Another type of memory loss is called anteretrograde amnesia. This is characterized by the inability to form memories of events that happen after the injury. Research shows that when a TBI occurs, the levels of protein in the brain, which help to balance brain activity, are reduced. Without enough protein, the brain can easily overload and memory formation is affected. At the moment, there is no treatment or cure for memory loss following TBI. The memory that doesn’t return on its own is usually lost permanently.
The High Cost of Treating a Brain Injuries
Financial compensation may be used to address factors like lost wages, diminished quality of life, medical bills, and other losses. Every brain injury is different, with factors that vary depending on the victim’s age, health, type of accident, and severity of the injury. We cannot put a price on the emotional and physical trauma that can accompany a TBI, but we can put a monetary value on the burden that exists after the injury. The cost of caring for a person with a traumatic brain injury varies widely, but it is estimated that…
- A mild head injury costs approximately $85,000.
- A moderate injury costs about $941,000.
- A severe injury costs around $3 million.
According to the Center for Disease Control (CDC), while costs will vary according to the extent of the injury and its long-term effects, the estimated cost of caring for a TBI survivor of severe traumatic brain injury is between $600,000 and $1,875,000 over a lifetime.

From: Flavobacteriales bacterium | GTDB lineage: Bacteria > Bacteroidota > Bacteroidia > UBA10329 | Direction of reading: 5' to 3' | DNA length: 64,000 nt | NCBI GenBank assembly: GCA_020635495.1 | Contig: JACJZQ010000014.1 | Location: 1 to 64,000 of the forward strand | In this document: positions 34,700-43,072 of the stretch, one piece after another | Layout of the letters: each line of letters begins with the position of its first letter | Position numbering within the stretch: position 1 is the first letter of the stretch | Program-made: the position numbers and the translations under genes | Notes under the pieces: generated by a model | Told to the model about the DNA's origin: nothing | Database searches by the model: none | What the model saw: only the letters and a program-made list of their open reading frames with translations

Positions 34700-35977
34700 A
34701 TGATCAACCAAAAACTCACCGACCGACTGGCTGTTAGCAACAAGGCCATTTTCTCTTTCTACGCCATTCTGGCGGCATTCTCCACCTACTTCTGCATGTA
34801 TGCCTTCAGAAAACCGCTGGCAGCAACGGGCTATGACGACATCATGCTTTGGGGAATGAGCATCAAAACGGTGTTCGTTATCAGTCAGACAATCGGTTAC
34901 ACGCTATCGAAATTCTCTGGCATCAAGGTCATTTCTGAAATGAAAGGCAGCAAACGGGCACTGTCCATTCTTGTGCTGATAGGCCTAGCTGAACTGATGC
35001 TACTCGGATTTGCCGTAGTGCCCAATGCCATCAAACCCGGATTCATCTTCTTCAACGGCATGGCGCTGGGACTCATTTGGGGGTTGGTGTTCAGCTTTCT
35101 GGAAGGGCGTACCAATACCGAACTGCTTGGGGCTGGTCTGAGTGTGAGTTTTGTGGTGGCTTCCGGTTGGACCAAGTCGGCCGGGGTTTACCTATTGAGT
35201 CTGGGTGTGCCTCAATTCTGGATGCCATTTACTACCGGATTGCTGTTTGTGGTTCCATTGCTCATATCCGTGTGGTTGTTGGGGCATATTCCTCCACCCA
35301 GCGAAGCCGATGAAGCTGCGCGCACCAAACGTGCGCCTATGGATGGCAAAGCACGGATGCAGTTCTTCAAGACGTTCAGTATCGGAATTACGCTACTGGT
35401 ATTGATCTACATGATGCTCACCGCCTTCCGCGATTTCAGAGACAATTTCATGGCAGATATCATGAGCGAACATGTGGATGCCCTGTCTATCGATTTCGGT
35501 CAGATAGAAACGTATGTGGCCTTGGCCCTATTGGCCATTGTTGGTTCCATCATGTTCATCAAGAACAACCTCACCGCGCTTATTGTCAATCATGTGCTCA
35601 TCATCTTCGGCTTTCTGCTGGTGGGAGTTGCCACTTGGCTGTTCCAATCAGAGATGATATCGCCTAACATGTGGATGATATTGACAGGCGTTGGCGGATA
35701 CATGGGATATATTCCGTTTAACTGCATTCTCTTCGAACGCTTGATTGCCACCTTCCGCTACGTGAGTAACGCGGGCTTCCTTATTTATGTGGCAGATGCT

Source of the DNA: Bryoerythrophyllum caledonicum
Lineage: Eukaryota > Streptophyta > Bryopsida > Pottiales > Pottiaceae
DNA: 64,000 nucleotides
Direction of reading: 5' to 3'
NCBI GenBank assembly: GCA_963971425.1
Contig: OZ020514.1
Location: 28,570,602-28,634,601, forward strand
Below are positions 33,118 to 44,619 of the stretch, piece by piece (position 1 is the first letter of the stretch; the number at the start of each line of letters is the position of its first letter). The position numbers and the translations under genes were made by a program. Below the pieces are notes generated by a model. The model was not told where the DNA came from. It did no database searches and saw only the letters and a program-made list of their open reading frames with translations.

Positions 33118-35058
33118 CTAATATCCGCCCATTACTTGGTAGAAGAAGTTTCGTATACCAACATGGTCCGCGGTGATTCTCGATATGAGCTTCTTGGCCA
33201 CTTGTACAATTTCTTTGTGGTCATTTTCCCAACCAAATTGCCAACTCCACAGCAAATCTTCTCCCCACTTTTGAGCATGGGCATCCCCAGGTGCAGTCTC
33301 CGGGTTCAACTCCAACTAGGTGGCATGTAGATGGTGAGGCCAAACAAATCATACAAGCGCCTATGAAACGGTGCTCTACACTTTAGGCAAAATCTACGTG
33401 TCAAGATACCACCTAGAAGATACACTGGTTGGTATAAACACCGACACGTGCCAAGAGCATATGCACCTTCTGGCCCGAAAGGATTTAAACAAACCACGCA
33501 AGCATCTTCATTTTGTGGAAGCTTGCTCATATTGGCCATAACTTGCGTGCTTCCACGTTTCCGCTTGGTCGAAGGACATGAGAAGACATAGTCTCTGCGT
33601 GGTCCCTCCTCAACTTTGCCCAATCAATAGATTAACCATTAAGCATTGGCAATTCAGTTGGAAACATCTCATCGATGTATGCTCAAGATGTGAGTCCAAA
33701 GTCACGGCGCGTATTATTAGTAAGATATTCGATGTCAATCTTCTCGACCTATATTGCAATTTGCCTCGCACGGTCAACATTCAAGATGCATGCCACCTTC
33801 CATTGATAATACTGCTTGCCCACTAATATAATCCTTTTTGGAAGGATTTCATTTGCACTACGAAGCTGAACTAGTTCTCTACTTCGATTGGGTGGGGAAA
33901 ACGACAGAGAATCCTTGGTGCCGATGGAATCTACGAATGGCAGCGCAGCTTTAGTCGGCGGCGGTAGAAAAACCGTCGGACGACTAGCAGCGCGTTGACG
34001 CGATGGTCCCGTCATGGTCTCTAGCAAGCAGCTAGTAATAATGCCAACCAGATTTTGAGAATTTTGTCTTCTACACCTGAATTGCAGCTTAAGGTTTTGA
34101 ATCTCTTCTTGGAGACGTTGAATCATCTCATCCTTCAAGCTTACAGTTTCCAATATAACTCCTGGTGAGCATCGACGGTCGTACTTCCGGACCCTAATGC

Types of Care Available For Brain Injury Victims
Part of what makes a brain injury so costly to treat is the level of care required to stabilize a patient and minimize the long-term impact of the injury. According to the Brain Injury Association of America, some of the types of care that might be used to address a traumatic brain injury include:
- Emergency care and evaluation in a trauma unit and/or intensive care unit;
- Specialty neurotrauma or other specialty trauma center;
- Comprehensive integrated inpatient brain injury rehabilitation;
- Long-term acute care;
- Outpatient care (with live-in treatment or daily at-home treatment);
- Transitional rehabilitation;
- Group home; and/or
- Nursing home care or assisted living facility.
During the often-lengthy recovery process, a patient may require the services of a physical therapist, an occupational therapist, a speech pathologist, a physiatrist, a recreational therapist, and other specialized medical professionals. A variety of medications and medical devices exist to help ease the victim’s day-to-day life and provide comfort and stability. We will work with your medical team to determine how much compensation is necessary to provide you or your loved one with the best level of care possible.
How Hiring the Right Attorney Can Help Your Case
Approximately 1.4 million people suffer a traumatic brain injury (TBI) every year that results in disability or death. It is critical that you hire a top-notch attorney who is strong and experienced with TBI cases. It is extremely important to inquire about past experiences the lawyer has had with cases involving serious TBI injuries and deaths. TBI cases are very complex and tough to prove in court. The injuries are labeled mild, moderate and severe. With moderate and severe TBIs, CT scans and MRIs will typically show them. But, with mild TBIs, structural imaging doesn’t always show the injury. This means you have to rely on clinical findings of the treating physician, subjective reports of the injured person, and neuro-psychological testing. It takes experience to get through complex issues like this. Van Wey Law has that experience, the knowledge, and the compassion to help you with your case. Contact us today for a free evaluation of you or your loved one’s traumatic brain injury case so we can help you recover the compensation your deserve.